International Review of Research in Open and Distributed Learning

Volume 17, Number 5

September - 2016

The Effects of a Pedagogical Agent's Smiling Expression on the Learner's Emotions and Motivation in a Virtual Learning Environment


Tze Wei Liew1, Nor Azan Mat Zin2, Noraidah Sahari2, Su-Mae Tan1
1Multimedia University, Malaysia, 2Universiti Kebangsaan Malaysia, Malaysia


The present study aimed to test the hypothesis that a smiling expression on the face of a talking pedagogical agent could positively affect a learner's emotions, motivation, and learning outcomes in a virtual learning environment. Contrary to the hypothesis, results from Experiment 1 demonstrated that the pedagogical agent's smile induced negative emotional and motivational responses in learners. Experiment 2 showed that the social meaning of a pedagogical agent's smile might be perceived by learners as polite or fake. In addition, qualitative data provided insights into factors that may cause negative perceptions of a pedagogical agent's smile, which in turn lead to negative affective (emotional and motivational) states in learners. Theoretical and design implications for pedagogical agents in virtual learning environment are discussed in the concluding section of the paper.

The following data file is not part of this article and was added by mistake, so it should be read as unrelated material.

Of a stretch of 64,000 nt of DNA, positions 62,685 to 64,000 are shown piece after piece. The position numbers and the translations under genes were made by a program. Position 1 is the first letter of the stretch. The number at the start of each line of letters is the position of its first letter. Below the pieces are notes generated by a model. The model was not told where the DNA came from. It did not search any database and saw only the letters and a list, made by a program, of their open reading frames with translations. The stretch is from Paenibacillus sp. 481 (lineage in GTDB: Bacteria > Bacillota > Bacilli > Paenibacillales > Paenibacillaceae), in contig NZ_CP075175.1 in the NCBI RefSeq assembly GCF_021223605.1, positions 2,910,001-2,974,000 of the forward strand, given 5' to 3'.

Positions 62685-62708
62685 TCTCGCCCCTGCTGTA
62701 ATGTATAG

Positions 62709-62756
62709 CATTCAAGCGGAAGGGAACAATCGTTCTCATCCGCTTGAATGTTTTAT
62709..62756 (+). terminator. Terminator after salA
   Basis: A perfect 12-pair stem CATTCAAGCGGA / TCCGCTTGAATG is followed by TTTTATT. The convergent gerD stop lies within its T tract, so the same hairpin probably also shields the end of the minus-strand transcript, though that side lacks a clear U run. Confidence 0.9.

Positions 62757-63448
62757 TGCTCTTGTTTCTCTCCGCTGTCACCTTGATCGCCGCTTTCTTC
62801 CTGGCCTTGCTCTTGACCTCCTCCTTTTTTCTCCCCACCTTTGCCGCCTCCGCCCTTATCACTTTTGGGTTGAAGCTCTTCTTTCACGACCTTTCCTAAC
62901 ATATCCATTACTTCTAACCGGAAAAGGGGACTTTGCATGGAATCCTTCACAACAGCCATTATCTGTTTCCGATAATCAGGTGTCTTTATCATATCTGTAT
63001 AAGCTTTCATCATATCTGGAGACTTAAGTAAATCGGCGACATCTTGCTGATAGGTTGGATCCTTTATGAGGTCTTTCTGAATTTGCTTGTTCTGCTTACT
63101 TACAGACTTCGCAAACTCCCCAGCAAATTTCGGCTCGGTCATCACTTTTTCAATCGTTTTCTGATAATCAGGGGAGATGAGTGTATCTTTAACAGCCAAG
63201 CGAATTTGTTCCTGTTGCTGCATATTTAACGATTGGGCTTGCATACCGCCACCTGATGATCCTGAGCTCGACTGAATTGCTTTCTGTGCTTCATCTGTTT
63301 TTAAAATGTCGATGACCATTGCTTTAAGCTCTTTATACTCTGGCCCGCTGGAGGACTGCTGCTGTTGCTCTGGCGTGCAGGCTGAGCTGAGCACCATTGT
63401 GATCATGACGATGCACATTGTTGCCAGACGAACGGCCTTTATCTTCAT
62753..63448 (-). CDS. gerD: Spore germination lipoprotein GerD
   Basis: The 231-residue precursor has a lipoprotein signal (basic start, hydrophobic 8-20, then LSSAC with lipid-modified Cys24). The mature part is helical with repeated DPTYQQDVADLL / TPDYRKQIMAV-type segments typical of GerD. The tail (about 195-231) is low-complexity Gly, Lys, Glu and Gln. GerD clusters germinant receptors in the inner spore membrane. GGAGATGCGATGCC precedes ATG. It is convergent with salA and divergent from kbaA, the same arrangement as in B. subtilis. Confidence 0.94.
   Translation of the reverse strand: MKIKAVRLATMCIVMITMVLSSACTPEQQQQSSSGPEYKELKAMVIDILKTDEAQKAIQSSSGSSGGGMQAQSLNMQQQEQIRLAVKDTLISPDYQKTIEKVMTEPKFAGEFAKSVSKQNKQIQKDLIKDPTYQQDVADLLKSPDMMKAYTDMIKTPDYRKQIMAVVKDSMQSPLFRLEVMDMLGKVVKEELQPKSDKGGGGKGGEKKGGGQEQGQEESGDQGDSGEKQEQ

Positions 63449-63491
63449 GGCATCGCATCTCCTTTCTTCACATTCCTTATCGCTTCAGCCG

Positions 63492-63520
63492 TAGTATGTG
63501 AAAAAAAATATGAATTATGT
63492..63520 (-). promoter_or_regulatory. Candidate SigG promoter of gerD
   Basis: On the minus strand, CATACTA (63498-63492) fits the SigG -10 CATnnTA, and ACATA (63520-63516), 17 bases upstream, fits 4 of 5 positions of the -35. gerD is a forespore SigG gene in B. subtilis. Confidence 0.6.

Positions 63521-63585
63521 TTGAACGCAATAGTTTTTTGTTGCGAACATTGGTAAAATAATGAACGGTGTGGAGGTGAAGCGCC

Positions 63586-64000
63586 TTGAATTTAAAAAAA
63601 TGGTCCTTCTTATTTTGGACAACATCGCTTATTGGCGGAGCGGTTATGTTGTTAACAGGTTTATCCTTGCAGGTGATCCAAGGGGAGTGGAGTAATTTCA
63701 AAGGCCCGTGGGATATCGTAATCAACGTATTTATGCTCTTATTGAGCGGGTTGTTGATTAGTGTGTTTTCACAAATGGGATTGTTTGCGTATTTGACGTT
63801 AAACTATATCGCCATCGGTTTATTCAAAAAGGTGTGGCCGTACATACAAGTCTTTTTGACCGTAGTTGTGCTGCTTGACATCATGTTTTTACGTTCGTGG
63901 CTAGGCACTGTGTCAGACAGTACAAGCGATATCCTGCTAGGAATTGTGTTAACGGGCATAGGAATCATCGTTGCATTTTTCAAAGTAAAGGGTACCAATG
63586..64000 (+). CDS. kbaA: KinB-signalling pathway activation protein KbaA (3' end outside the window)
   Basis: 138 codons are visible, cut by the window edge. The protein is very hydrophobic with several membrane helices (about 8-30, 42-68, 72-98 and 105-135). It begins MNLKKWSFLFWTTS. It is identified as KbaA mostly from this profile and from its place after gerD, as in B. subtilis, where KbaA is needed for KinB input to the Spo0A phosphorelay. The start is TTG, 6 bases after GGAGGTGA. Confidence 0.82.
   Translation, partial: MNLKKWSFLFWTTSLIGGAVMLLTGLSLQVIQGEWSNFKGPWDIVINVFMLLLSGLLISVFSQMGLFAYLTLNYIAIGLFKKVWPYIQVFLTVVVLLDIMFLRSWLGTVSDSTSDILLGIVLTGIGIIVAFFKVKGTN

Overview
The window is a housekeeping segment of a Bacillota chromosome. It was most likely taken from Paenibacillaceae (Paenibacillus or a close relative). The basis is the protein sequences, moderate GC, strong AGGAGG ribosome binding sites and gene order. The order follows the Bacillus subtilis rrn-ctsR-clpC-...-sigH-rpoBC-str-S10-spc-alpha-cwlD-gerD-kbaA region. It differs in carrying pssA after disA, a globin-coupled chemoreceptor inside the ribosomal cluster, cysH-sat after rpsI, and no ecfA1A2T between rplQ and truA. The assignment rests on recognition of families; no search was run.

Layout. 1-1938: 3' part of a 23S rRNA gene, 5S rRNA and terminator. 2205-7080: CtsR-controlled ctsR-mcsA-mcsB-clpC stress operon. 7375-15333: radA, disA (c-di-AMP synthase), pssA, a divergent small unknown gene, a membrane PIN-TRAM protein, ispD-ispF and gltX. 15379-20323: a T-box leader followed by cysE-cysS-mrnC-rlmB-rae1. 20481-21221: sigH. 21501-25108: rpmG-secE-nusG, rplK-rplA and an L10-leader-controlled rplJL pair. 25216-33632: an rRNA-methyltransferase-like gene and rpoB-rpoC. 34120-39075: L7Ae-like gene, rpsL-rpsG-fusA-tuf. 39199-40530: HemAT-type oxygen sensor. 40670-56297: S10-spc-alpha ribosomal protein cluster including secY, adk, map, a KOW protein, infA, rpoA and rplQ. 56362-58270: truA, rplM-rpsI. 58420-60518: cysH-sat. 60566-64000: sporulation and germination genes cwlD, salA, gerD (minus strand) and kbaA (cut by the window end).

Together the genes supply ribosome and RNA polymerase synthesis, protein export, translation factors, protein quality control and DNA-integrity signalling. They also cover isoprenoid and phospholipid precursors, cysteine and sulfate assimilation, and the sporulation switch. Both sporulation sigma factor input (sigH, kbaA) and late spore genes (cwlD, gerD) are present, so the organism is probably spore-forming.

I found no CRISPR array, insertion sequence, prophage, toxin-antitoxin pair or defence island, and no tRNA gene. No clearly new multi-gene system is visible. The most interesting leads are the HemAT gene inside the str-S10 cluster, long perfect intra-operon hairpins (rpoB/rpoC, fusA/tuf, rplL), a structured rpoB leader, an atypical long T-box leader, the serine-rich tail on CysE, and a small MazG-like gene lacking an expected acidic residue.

Keywords: Pedagogical agent, smiling expression, emotion contagion, emotion, virtual learning environment, motivation


One of the major drawbacks of e-learning relates to the lack of social and personal presence in this environment (Searls, 2012). This issue has prompted the implementation of artificial intelligent characters known as "pedagogical agents" in virtual learning systems (Krämer & Bente, 2010; Veletsianos & Russell, 2014). Pedagogical agents are visual characters that reside within the digital space of virtual learning systems. They are viewed as intrinsically social interfaces, which allows for the inclusion of socio-emotive values in the learning process (Guo & Goh, 2015; Kim & Baylor, 2015). Embedded within virtual learning environments, pedagogical agents take instructional roles such as tutor, learning companion and coach in e-learning environments (Kim & Baylor, 2006; Kim & Baylor, 2015).

Proponents of pedagogical agent have claimed that the visual embodiment of an agent can create a "persona effect" in virtual educational systems. The persona effect refers to a phenomenon in which the mere presence of an agent leads to an enhanced learning experience in a virtual learning environment (see Lester et al., 1997; Moreno, Mayer, Spires, & Lester, 2001). Moreover, it was also argued that pedagogical agents can help induce a sense of social cues in a multimedia message that can prime the social conversation schema in learners (Mayer, Sobko, & Mautone, 2003).